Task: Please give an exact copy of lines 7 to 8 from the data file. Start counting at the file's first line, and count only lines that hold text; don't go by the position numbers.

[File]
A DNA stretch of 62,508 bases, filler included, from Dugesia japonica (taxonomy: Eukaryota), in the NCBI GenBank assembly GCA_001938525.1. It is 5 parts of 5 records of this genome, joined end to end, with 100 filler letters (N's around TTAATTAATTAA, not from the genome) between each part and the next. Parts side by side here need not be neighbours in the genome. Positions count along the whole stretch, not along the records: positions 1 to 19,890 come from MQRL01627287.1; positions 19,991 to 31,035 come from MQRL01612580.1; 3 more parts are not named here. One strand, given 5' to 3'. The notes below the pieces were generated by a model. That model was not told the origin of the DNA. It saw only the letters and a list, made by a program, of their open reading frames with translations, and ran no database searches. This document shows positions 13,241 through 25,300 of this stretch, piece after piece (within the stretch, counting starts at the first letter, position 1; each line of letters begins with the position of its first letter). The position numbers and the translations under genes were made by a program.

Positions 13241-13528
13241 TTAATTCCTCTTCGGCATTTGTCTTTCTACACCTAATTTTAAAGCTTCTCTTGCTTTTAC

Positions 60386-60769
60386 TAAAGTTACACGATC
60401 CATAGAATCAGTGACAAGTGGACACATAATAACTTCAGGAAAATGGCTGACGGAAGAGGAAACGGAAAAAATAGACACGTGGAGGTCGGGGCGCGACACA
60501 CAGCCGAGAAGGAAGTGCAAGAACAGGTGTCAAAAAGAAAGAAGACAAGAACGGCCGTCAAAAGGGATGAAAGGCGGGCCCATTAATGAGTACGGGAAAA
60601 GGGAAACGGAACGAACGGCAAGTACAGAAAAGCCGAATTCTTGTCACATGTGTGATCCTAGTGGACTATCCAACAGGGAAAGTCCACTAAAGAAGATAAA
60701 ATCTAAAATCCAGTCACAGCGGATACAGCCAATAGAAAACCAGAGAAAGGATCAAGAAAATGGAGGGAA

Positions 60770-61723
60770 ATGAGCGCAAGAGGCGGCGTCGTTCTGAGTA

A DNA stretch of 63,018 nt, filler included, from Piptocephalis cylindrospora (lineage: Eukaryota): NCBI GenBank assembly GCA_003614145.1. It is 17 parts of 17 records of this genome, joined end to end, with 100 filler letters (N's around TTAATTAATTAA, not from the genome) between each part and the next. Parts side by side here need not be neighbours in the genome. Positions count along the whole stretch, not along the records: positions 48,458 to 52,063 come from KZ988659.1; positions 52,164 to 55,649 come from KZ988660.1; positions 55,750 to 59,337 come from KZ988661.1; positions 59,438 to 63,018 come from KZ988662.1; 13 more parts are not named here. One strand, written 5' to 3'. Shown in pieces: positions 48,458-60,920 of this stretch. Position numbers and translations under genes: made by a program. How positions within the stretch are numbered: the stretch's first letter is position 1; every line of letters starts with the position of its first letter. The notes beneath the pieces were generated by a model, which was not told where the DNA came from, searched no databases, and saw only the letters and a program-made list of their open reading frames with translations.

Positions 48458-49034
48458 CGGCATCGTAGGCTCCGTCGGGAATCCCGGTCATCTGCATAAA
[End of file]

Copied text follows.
60501 CAGCCGAGAAGGAAGTGCAAGAACAGGTGTCAAAAAGAAAGAAGACAAGAACGGCCGTCAAAAGGGATGAAAGGCGGGCCCATTAATGAGTACGGGAAAA
60601 GGGAAACGGAACGAACGGCAAGTACAGAAAAGCCGAATTCTTGTCACATGTGTGATCCTAGTGGACTATCCAACAGGGAAAGTCCACTAAAGAAGATAAA